The sequencing of the bovine genome commenced in December 2003 and sequencing is planned to achieve a seven-fold coverage by November 2005. This along with previous physical mapping efforts will allow a high quality genomic assembly to be produced. The sequencing is being undertaken by Baylor College of Medicine in Texas. Separately, the Michael Smith Genome Science Centre in Vancouver will sequence 10,000 full length non-redundant bovine mRNAs. The assembled genome will be annotated in collaboration with the Ensembl project at the Sanger Institute, UK, and will be publicly available on genome browsers such as NCBI, Ensembl and UCSC. In the interim the raw sequence information is being made available at NCBI within days of being generated. As well as providing DNA sequence, the program will identify more than 50,000 microsatellites and one to two million SNPs. The availability of this information will transform and accelerate ruminant genomics research. Similar genome sequencing efforts in human and laboratory species have greatly increased the rate of gene variant discovery underlying quantitative trait loci. It will also aid our understanding of gene expression control. New Zealand stands to benefit directly from this work, because of its strong reliance on grazing livestock for export income and its internationally competitive beef and dairy industries. The project is funded by an international consortium involving CSIRO Australia, Genome Canada, New Zealand, National Human Genome Research Institute of the U.S. national Institutes of Health (NHGRI), U.S. Department of Agriculture (USDA), the State of Texas, The Kleberg Foundation, U.S. Beef Council, and Texas and South Dakota Beef Councils. Significantly, the National Institutes of Health have strongly supported the project as a consequence of its human health implications. This project benefited greatly from a previous international genomic collaboration to physically map the bovine genome, and it provides an excellent example of benefits obtained from international research consortia co-investing in public domain infrastructural projects.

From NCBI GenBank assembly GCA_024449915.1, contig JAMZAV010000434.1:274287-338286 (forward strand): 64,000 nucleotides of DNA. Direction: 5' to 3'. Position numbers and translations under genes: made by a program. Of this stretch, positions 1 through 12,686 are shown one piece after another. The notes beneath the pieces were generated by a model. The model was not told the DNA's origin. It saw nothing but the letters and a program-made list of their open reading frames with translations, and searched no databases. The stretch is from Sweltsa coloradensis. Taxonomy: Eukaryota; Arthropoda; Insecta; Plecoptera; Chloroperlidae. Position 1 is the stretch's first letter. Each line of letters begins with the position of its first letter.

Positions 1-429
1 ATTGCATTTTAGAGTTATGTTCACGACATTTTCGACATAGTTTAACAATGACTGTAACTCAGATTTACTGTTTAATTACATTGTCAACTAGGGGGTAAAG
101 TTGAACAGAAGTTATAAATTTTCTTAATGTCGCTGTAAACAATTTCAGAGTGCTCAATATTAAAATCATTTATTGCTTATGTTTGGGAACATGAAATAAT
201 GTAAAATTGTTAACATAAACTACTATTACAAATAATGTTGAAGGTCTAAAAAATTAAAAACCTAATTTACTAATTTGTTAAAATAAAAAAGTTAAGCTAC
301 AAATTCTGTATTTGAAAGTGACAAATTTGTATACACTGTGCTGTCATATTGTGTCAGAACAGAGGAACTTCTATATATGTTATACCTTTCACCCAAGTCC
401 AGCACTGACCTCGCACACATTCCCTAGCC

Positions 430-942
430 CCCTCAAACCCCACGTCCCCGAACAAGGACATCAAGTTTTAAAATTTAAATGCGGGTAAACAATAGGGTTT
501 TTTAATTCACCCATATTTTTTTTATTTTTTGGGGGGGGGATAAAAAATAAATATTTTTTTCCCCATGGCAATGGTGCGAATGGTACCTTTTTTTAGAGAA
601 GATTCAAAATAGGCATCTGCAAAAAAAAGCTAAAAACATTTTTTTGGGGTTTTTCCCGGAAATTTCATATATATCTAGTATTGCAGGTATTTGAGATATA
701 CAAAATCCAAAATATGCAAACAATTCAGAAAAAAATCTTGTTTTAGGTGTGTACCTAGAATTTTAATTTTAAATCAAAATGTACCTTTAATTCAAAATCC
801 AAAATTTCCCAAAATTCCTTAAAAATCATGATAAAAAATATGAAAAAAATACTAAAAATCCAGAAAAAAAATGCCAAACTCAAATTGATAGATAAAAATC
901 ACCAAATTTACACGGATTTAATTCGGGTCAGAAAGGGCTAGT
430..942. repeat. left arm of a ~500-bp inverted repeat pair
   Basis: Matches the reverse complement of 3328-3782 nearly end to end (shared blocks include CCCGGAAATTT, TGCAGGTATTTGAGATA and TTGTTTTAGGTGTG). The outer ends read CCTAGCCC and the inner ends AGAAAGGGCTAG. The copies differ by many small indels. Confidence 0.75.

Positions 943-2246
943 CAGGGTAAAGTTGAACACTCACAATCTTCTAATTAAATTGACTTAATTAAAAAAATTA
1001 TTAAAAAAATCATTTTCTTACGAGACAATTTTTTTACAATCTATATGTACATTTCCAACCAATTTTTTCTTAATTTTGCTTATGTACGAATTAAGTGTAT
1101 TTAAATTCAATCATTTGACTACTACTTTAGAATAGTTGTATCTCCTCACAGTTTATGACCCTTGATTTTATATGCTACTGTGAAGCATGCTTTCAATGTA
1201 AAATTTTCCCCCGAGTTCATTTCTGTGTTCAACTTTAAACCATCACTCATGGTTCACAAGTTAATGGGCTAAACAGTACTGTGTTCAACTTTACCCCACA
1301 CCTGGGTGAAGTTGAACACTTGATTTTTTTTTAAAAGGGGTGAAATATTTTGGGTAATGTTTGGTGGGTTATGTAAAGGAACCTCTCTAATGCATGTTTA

Proceedings of the New Zealand Society of Animal Production, Volume 64, Hamilton, 86-91, 2004
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